Much was made of the pressure put on the old Soviet Union by the west and by the end of the week I was getting a bit sick of hearing clips from that old fool Ronald Reagan saying "Mickel Gorbachov, tear down this wall."

All this got me thinking about the walls being built today by the Israelis and by the Americans. Questionable solutions to complex problems.

Just saying...


Private Wine Store Update

Not very long ago the Saskatchewan Government announced their bold new initiative. They were allowing the opening of a privately owned specialty wine store.

Let me say, up front, that I am not opposed to the idea of having a good, privately run, specialty wine store here in Regina.

I've now been to the store a couple of times and I am so far not sure it was worth the bother.

A specialty wine store, for me at least, congers up all kinds of images. Staff that are knowledgeable about wines, a selection of interesting vintages, tough to get here in Saskatchewan and an different sort of atmosphere, a bit more sophisticated than Government liquor stores.

What we got was a shop in a fairly low end strip mall, a half stocked store without a really exciting variety in product, much of the stuff you can already get at the liquor store, and a staff who might as well be working in Best Buy.

I asked specifically about B.C. wines. British Columbia is a couple of provinces west. They make some very nice wines both red and white. The store's selection is appallingly bad. The staff don't seem to know much about what they are selling and don't seem to care. They don't know they intend to bring in a better selection and if they are, when.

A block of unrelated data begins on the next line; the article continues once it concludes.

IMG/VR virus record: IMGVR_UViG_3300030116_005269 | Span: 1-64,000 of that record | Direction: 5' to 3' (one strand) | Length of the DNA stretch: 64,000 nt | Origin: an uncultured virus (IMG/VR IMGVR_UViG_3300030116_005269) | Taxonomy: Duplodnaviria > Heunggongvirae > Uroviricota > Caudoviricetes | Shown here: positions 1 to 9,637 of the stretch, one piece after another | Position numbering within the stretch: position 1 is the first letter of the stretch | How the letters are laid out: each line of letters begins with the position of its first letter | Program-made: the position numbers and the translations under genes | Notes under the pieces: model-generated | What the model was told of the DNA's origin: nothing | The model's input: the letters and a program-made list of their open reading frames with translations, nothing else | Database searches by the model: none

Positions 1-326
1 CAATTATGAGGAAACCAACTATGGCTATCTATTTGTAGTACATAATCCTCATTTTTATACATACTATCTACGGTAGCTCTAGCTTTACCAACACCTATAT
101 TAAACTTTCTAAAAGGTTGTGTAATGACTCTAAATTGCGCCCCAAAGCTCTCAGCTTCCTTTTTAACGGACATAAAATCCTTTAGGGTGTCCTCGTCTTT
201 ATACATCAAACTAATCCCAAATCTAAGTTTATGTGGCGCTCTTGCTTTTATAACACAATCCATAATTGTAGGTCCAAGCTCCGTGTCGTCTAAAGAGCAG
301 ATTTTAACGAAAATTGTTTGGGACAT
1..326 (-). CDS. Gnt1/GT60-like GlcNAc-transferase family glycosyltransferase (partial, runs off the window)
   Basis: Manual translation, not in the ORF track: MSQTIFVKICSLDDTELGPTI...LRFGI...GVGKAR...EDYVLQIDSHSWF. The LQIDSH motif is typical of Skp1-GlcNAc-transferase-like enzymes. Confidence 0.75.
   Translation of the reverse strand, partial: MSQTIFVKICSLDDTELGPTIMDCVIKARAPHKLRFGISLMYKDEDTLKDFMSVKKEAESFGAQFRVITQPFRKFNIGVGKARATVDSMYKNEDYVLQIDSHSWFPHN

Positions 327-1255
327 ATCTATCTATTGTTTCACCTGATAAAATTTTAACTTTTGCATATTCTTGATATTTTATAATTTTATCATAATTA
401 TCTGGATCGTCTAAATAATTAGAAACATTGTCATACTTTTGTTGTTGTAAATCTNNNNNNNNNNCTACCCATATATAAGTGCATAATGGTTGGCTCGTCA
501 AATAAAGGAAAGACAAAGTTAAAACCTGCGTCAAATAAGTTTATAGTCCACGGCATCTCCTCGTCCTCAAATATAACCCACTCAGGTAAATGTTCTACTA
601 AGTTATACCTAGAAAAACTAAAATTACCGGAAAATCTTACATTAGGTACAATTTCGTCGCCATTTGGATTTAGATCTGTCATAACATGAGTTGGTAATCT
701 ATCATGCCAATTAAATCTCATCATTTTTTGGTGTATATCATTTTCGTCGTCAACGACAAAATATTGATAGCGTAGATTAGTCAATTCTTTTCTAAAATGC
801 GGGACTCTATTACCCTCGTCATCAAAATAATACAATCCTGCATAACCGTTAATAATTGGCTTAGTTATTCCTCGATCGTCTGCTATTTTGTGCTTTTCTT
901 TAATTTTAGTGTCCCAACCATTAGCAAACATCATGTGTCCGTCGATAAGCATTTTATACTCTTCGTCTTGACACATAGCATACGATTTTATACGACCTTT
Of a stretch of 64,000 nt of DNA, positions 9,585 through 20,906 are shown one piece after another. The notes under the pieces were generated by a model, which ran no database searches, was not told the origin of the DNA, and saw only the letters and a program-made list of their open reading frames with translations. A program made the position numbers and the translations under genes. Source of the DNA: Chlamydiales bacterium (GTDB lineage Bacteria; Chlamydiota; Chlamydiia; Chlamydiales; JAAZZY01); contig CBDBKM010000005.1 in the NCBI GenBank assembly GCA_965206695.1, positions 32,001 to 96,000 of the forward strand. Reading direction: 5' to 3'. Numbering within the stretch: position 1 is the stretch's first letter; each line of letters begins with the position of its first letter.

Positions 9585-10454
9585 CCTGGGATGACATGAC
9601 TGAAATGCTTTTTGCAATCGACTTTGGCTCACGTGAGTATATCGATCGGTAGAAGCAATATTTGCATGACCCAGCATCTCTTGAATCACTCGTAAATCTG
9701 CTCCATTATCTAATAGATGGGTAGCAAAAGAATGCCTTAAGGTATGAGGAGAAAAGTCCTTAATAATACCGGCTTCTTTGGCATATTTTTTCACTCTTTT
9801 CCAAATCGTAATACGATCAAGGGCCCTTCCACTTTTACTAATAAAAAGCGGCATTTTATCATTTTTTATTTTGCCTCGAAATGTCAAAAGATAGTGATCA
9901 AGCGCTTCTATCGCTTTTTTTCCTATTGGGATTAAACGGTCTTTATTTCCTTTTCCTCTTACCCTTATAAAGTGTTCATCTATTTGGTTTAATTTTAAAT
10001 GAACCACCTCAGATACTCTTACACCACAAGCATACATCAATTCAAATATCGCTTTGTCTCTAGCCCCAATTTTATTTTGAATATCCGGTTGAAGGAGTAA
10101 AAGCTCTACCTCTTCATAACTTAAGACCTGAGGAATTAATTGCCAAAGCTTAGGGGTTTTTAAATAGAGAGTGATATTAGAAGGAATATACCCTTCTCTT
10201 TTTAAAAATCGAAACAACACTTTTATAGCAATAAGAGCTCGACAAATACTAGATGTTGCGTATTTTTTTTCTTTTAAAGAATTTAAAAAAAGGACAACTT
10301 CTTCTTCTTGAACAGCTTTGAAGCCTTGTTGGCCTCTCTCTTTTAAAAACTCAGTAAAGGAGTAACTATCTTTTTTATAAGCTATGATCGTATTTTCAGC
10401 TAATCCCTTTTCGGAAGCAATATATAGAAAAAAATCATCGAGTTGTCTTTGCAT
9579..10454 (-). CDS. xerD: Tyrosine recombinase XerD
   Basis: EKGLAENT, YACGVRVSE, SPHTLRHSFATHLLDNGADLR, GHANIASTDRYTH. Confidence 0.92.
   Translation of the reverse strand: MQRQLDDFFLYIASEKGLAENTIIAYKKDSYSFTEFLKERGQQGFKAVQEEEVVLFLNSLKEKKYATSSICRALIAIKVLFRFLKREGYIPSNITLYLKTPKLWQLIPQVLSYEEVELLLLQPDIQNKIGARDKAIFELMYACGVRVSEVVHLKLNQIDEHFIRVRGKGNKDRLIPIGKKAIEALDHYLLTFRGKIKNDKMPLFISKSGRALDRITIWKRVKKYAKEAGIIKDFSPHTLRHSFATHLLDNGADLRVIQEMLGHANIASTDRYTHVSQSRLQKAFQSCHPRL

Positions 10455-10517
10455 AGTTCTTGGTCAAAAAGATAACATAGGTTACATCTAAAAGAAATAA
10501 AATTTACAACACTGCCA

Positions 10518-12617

To top it off of the two clerks it took to process my selection, one was standing behind the counter eating his lunch from a Tupperware container and the other seemed more interested in continuing her cell phone conversation with her boyfriend.

The government store clerks are much more knowledgeable about the wine and are certainly better behaved. They don't have much to worry about, I'd say.

Panem Circenses

I am no economist but, there wasn't a surprised bone in my body when we here in Saskatchewan were told earlier this week, that economically, things have turned out to be, not quite as rosy as the government had predicted.

Funny that the economic update was made just days after the Premier was once again bragging about the new covered stadium he and Mister Booster himself, Regina mayor Pat Fiacco want to build. I am told that method of trying to hoodwink the public is so old that it has a Latin name, panem circenses. Basically it is, in this case, when government tries to keep the population's attention diverted away from the real issues (The Government's failed economic policies) and instead get them thinking about how much fun it will be watching football games in a domed, heated stadium, without freezing their asses off.